Hard Times Ahead for Global Coal Trade

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The global credit crunch is stifling physical coal trade around the world, slicing volumes and prices, with even large utilities struggling to raise short-term finance to operate normally.

The global credit crunch is stifling physical coal trade around the world, slicing volumes and prices, with even large utilities struggling to raise short-term finance to operate normally.

The VM Group said in its latest Fortis Energy Monthly that European power utilities reported in early October that they had stopped trading coal swaps and physical cargoes with some banks.

Only a handful of coal traders with the larger utilities, such as EDF Trading, RWE and E.ON and established traders such as Glencore and Vitol would withstand the storm, while many smaller trading operations have been finding it hard to do business and now face an uncertain future.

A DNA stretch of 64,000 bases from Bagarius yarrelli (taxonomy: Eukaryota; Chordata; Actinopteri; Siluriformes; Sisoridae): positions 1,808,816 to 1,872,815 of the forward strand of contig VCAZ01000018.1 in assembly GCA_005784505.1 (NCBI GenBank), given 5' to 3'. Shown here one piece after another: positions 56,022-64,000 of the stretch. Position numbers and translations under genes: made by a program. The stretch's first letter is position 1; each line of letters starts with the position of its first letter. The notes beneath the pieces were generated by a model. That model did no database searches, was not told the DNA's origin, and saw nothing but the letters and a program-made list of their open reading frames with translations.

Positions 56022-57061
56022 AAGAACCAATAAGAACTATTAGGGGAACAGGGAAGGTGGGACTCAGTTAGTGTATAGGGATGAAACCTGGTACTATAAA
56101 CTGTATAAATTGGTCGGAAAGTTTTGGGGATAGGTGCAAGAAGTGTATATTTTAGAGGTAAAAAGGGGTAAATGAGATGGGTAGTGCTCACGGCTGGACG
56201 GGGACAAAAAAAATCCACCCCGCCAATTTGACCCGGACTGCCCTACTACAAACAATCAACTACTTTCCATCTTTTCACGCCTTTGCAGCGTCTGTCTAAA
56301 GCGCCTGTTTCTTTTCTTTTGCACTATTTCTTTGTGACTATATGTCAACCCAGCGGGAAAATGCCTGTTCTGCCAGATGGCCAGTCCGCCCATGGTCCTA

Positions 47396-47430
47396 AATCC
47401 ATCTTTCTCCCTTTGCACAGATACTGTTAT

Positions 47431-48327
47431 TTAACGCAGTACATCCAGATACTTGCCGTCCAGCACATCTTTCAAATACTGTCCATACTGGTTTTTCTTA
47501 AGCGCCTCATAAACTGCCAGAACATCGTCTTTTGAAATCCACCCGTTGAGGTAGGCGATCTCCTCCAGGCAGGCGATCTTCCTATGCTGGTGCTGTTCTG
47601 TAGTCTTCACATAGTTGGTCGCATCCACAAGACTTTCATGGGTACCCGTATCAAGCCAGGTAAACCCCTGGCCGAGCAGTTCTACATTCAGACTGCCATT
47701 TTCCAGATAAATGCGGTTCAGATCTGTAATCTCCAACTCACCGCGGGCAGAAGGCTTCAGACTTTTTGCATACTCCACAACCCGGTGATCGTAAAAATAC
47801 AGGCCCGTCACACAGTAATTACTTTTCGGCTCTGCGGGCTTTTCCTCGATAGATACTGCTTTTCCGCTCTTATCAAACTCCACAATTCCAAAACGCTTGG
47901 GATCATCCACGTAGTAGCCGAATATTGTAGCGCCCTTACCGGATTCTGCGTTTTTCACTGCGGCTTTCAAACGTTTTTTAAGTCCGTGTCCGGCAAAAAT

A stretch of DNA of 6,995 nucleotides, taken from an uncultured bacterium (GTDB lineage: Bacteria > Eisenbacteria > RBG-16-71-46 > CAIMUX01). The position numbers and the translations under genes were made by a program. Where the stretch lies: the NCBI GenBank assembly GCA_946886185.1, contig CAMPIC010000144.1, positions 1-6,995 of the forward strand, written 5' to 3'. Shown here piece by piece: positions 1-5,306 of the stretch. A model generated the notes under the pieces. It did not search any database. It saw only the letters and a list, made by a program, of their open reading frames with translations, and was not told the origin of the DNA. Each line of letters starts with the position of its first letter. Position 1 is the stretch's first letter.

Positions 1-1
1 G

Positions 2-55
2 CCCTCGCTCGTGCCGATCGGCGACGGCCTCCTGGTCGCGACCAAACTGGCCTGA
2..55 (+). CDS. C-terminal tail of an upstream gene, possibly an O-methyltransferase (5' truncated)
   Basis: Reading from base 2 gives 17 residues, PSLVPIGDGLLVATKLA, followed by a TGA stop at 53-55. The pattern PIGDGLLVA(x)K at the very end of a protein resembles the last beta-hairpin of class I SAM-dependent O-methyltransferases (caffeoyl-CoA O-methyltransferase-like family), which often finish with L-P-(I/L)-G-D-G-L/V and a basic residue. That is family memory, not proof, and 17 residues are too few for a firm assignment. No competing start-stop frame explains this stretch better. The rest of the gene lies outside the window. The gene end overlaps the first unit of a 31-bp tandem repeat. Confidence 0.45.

Also boding ill for global coal trade was the European parliament's October decision to effectively ban all new coal-fired power stations being built unless they incorporate carbon capture and storage (CCS) technology.

The vote sparked criticism from heavy coal users such as the United Kingdom, Germany and Poland who said it would cause an energy gap as CCS was not available yet. Negotiations between Brussels and member states were underway and a full parliamentary vote could be held in December.

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